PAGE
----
Intel launched 32 10th Gen desktop processors
Includes 10 T-series processors with TDP limited to 35W
Except Celeron, all other processors have Hyper-Threading
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Intel announced the launch of their 10th Gen Core Comet Lake-S series desktop processors today. Unlike the 9th Gen launch, we get to see the entire lineup being announced at one go with 32 processors in all ranging from the 10 core/20 threaded Core i9-10900K to the budget-friendly Celeron G-5900. Also making a comeback are the T-series processors with TDP capped at 35W for low power configurations. The 10th Gen Intel desktop processors are still based on the 14nm process node that debuted with Skylake.
For starters, the core counts have increased and you can now get up to 10 cores / 20 threads and there are plenty of SKUs with this configuration. Clock speeds have also received a major bump thanks to Intel's TVB (Thermal Velocity Boost). The top SKU i.e. the Intel Core i9-10900K can hit 5.3 GHz under TVB making it the highest clocked stock processor in the market. These processors also feature a slightly thinner die. Intel has added solder thermal interface material to the high-end SKUs along with slightly thicker IHS. Apparently, this configuration helps improve thermal performance. The 10th Gen desktop processors are only compatible with Intel 400 series chipsets. Board partners will be announcing Intel Z490, B460 and H470 chipset based motherboards soon. These are all LGA1200 socketed motherboards.
Aside from the F-variants which don't have any integrated graphics, all processors launched today will have Intel UHD Graphics 630. The Celeron processors will have Intel UHD Graphics 610. Memory support has also been improved and all Intel processors will now handle DDR4-2933 out of the box whereas the Pentium Gold and Celeron processors will support DDR4-2666 out of the box. Lastly, all Comet Lake-S CPUs will support 40 PCIe 3.0 lanes from the platform.
Another key announcement was the addition of several new "knobs" for overclocking enthusiasts to play with. The Intel Extreme Tuning Utility will allow users to disable/enable per-core Hyper-Threading, overclock PEG/DMI and even play around with Voltage/Frequency curves.
Here’s the list of all the new 10th Gen Comet Lake S desktop processors that were announced today. There’s also an image at the bottom for folks who want it that way. The entire lineup is categorised into the mainstream desktop Core processors which include F and K series processors, T-series processors with lower TDP and entry-level Pentium Gold and Celeron processors. As usual with Intel’s nomenclature, K-series processors are all unlocked and F-series processors do not have integrated graphics. The T-series have their TDP locked to 35W making them not as powerful as their K and F counterparts which are rated for much higher TDP. There are 17 processors with higher TDPs and Hyper-Threading enabled. It’s been a really long time since Intel released such a lineup where all processors had Hyper-Threading enabled. Call it a role-reversal of sorts as AMD used to have multi-threading across the stack until recently.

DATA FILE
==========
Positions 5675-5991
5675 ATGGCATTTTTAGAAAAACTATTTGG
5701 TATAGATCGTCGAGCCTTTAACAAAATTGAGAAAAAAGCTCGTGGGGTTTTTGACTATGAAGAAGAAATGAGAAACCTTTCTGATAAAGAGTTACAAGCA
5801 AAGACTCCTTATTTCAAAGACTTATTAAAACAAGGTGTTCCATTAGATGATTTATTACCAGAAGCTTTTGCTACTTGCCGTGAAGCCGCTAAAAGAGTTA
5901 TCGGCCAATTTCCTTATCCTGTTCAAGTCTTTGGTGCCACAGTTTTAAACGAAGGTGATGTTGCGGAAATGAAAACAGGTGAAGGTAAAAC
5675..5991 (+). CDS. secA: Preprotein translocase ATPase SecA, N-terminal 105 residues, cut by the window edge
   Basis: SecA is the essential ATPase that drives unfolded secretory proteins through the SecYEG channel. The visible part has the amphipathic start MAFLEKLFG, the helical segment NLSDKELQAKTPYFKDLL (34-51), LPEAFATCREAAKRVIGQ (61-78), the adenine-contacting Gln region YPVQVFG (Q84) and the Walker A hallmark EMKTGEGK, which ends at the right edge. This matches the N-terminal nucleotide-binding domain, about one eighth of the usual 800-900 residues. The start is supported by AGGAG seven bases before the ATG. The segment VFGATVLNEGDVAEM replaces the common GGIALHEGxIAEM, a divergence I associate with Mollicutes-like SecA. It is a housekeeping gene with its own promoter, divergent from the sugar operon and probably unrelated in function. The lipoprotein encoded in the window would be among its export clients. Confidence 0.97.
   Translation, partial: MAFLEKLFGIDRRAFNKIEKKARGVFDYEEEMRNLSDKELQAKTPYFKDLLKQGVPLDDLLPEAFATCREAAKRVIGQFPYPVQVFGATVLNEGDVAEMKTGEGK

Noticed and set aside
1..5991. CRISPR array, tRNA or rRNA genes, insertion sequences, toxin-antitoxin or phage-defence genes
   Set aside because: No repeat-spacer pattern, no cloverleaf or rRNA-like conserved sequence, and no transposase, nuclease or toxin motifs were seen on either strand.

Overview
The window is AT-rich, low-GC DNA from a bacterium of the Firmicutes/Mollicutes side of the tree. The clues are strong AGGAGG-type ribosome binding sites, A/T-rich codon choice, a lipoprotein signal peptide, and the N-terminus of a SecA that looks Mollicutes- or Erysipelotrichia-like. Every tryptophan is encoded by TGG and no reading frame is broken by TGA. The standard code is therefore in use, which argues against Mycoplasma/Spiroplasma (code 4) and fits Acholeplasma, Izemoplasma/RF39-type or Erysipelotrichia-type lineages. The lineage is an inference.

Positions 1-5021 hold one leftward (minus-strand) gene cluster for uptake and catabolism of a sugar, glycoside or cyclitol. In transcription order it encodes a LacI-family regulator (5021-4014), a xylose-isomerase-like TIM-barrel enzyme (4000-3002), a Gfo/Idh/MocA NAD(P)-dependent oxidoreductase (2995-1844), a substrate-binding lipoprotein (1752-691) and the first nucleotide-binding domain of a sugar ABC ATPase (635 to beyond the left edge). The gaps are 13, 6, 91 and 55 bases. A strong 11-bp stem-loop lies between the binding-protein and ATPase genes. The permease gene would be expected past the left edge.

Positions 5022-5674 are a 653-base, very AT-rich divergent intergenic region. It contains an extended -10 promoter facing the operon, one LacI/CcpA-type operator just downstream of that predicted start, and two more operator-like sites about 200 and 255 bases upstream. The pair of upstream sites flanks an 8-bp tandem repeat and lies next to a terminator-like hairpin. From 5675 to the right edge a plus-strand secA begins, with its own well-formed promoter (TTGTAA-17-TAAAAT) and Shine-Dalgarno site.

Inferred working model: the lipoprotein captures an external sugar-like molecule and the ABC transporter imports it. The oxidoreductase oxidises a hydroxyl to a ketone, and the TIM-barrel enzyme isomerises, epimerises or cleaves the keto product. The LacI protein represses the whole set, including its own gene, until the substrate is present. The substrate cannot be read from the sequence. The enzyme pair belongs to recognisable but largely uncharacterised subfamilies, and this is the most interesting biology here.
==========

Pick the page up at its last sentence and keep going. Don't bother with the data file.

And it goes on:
In the initial lineup, Intel has announced 10 T-series processors with capped TDP. These processors also feature Hyper-Threading across the stack with the sole exception of the Celeron processor. You do get the choice of picking whatever core count you require but none of these processors are unlocked. Given their lower TDP, these chips consume less power and thus, can be cooled using less-exotic air coolers. T-series processors were also announced in the 9th Gen lineup but the major difference over there was that only one processor had Hyper-Threading enabled whereas it’s exactly the opposite case here.
At the bottom of the stack are the Pentium Gold and Celeron processors. None of the Celeron processors have Hyper-Threading and the entire stack does not have any sort of boost clocks. These are entry-level chips for price-sensitive configurations. There are eight processors in total but we’ve only mentioned five here with the remaining three processors placed in the T-series list. Interestingly, there is no price difference between the T and non-T variants in the 10th Gen Pentium Gold and Celeron lineup.
|Release Date:||25 Nov 2019|
While not dishing out lethal doses of sarcasm, this curious creature can often be found tinkering with tech, playing 'vidya' games or exploring the darkest corners of the Internets. #PCMasterRace https://www.linkedin.com/in/mithunmohandas/
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